Levi Woodbury

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Woodbury, Levi,

1789–1851, American cabinet officer and jurist, associate justice of the U.S. Supreme Court (1845–51), b. Hillsboro, co., N.H. Important as a politician and jurist in New Hampshire, he served as governor (1823–24) and as U.S. Senator (1825–31). President Andrew Jackson, whom he firmly supported, appointed (1831) him Secretary of the Navy. In 1834 when Henry Clay obtained the Senate's rejection of Roger B. Taney, who had been appointed in 1833, Woodbury was chosen U.S. Secretary of the Treasury and inherited the difficult task of transferring the government deposits from the Bank of the United StatesBank of the United States,
name for two national banks established by the U.S. Congress to serve as government fiscal agents and as depositories for federal funds; the first bank was in existence from 1791 to 1811 and the second from 1816 to 1836.
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 to state banks ("pet banks"). Successfully fulfilling his duties he continued as Secretary until the end of President Van Buren's term (1841). Again a Senator (1841–45), Woodbury was appointed to the Supreme Court by President Polk, and on the bench he generally concurred with the decisions of Chief Justice Taney. Many of his speeches and his writings (3 vol., 1852) have been published.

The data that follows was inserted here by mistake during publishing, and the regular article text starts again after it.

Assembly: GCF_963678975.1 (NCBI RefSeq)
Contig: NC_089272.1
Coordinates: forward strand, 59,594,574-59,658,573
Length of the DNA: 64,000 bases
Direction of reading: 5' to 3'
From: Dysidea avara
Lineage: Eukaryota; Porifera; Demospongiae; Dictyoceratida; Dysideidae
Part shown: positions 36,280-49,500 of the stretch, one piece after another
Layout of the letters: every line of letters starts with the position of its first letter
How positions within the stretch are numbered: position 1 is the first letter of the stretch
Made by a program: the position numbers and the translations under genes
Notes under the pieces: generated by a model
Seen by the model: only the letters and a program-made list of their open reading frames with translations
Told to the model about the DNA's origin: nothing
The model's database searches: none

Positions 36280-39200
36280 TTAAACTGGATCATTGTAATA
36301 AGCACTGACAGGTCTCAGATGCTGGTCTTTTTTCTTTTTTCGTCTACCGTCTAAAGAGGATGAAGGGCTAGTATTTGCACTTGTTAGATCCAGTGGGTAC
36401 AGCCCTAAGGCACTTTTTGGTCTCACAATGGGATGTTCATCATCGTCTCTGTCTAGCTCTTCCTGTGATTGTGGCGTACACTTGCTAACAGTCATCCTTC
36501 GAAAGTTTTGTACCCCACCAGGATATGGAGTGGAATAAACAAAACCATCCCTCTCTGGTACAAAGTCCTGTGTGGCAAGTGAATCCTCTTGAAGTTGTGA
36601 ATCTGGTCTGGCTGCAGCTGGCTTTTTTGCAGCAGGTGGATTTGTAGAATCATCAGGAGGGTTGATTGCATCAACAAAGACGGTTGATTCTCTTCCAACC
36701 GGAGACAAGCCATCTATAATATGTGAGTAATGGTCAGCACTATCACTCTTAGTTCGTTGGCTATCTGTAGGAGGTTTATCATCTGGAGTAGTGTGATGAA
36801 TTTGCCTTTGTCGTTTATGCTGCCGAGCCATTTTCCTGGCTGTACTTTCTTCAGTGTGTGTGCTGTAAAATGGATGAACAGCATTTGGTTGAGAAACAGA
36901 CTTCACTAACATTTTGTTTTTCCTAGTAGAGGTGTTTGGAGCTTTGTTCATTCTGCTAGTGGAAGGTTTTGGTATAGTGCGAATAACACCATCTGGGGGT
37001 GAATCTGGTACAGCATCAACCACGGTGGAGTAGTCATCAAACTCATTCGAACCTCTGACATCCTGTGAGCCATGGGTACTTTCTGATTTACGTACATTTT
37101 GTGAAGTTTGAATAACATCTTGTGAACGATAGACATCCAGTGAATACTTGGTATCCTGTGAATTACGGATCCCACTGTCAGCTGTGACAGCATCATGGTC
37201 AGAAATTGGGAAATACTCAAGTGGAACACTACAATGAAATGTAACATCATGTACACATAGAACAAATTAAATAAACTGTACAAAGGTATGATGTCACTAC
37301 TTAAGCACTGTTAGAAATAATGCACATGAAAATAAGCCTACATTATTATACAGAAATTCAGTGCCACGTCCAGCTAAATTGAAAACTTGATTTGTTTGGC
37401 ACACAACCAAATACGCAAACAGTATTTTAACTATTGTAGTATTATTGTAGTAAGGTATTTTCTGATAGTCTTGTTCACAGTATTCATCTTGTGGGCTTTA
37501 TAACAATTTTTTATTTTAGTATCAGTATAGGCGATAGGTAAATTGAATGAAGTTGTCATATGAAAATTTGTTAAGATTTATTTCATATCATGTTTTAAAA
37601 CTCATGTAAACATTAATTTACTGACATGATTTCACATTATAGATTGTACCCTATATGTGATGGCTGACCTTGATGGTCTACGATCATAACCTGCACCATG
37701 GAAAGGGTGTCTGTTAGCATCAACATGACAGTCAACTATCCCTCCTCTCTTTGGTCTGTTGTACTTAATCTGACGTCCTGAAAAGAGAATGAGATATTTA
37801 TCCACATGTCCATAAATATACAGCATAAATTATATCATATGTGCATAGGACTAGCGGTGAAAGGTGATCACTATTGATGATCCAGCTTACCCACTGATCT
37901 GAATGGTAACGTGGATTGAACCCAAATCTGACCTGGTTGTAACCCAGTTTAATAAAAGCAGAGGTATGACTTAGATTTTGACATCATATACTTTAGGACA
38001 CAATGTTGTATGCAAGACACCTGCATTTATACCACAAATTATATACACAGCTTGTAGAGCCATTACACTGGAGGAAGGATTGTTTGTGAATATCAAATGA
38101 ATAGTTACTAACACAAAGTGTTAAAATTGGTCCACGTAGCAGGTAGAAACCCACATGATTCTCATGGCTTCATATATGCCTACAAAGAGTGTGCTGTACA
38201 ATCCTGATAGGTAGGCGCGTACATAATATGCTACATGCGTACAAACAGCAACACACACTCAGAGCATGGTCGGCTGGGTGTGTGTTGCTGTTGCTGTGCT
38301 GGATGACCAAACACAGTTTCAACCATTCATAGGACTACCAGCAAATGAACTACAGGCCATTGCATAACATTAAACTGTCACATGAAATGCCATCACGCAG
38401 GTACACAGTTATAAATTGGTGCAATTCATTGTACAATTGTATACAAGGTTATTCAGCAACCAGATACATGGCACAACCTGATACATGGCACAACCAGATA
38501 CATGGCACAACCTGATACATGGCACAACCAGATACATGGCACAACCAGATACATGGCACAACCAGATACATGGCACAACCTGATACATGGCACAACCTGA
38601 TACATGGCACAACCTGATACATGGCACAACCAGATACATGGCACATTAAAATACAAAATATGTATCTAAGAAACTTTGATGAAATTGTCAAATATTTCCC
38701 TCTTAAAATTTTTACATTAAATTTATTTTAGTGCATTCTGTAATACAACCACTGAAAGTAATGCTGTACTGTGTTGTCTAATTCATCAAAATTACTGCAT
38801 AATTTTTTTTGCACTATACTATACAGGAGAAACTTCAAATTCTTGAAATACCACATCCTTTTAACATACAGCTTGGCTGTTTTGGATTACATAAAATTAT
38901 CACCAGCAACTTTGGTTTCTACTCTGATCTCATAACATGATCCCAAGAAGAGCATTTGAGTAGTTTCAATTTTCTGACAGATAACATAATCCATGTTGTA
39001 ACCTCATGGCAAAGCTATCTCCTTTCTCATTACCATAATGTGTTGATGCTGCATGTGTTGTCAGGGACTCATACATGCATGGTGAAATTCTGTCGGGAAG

See D. B. Cole, Jacksonian Democracy in New Hampshire (1970).

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Woodbury, Levi

(1789–1851) cabinet member, Supreme Court justice; born in Francestown, N.H. He served as a New Hampshire Superior Court judge (1817–23), as governor (1823–24), and in the U.S. Senate (N.H.; 1825–31, 1841–45). He served Presidents Jackson and Van Buren as secretary of the navy (1831–34) and secretary of the treasury (1834–41). President Polk named him to the U.S. Supreme Court (1845–51).
The Cambridge Dictionary of American Biography, by John S. Bowman. Copyright © Cambridge University Press 1995. Reproduced with permission.
References in periodicals archive ?
But Jackson owed his administration and many of its perceived successes to another type of legendary figure in his era: "new men of politics" like Levi Woodbury, Amos Kendall, and Van Buren, many of whom ran the very state banks that the radicals wanted to destroy.
In chapter 1 the author describes Edmund Roberts's prior experience as a civilian seafarer, his pecuniary impetus to seek government employment; Levi Woodbury, Jackson's secretary of the navy; and matters relating to European and American trade with Arabia and Southeast Asia.